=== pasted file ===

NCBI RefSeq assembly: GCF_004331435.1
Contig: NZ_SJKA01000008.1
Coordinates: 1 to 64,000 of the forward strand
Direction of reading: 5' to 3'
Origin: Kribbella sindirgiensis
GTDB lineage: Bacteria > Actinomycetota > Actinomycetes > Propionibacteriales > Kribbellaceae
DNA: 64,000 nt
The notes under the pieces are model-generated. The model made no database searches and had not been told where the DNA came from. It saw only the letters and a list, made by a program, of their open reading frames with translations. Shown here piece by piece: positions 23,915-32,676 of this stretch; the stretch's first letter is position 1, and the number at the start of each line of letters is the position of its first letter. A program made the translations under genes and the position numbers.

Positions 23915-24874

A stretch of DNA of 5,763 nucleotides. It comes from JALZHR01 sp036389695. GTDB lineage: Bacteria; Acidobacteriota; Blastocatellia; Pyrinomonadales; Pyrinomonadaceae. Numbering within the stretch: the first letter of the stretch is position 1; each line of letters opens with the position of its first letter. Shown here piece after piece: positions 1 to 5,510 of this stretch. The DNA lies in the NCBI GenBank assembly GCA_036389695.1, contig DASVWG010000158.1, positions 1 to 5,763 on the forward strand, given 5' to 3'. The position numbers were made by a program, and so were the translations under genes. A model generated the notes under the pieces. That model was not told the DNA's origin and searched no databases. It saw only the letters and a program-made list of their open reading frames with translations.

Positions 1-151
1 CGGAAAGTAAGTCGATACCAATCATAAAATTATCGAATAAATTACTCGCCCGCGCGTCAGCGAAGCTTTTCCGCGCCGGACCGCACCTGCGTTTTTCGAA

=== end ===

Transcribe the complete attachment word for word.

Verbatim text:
NCBI RefSeq assembly: GCF_004331435.1
Contig: NZ_SJKA01000008.1
Coordinates: 1 to 64,000 of the forward strand
Direction of reading: 5' to 3'
Origin: Kribbella sindirgiensis
GTDB lineage: Bacteria > Actinomycetota > Actinomycetes > Propionibacteriales > Kribbellaceae
DNA: 64,000 nt
The notes under the pieces are model-generated. The model made no database searches and had not been told where the DNA came from. It saw only the letters and a list, made by a program, of their open reading frames with translations. Shown here piece by piece: positions 23,915-32,676 of this stretch; the stretch's first letter is position 1, and the number at the start of each line of letters is the position of its first letter. A program made the translations under genes and the position numbers.

Positions 23915-24874

A stretch of DNA of 5,763 nucleotides. It comes from JALZHR01 sp036389695. GTDB lineage: Bacteria; Acidobacteriota; Blastocatellia; Pyrinomonadales; Pyrinomonadaceae. Numbering within the stretch: the first letter of the stretch is position 1; each line of letters opens with the position of its first letter. Shown here piece after piece: positions 1 to 5,510 of this stretch. The DNA lies in the NCBI GenBank assembly GCA_036389695.1, contig DASVWG010000158.1, positions 1 to 5,763 on the forward strand, given 5' to 3'. The position numbers were made by a program, and so were the translations under genes. A model generated the notes under the pieces. That model was not told the DNA's origin and searched no databases. It saw only the letters and a program-made list of their open reading frames with translations.

Positions 1-151
1 CGGAAAGTAAGTCGATACCAATCATAAAATTATCGAATAAATTACTCGCCCGCGCGTCAGCGAAGCTTTTCCGCGCCGGACCGCACCTGCGTTTTTCGAA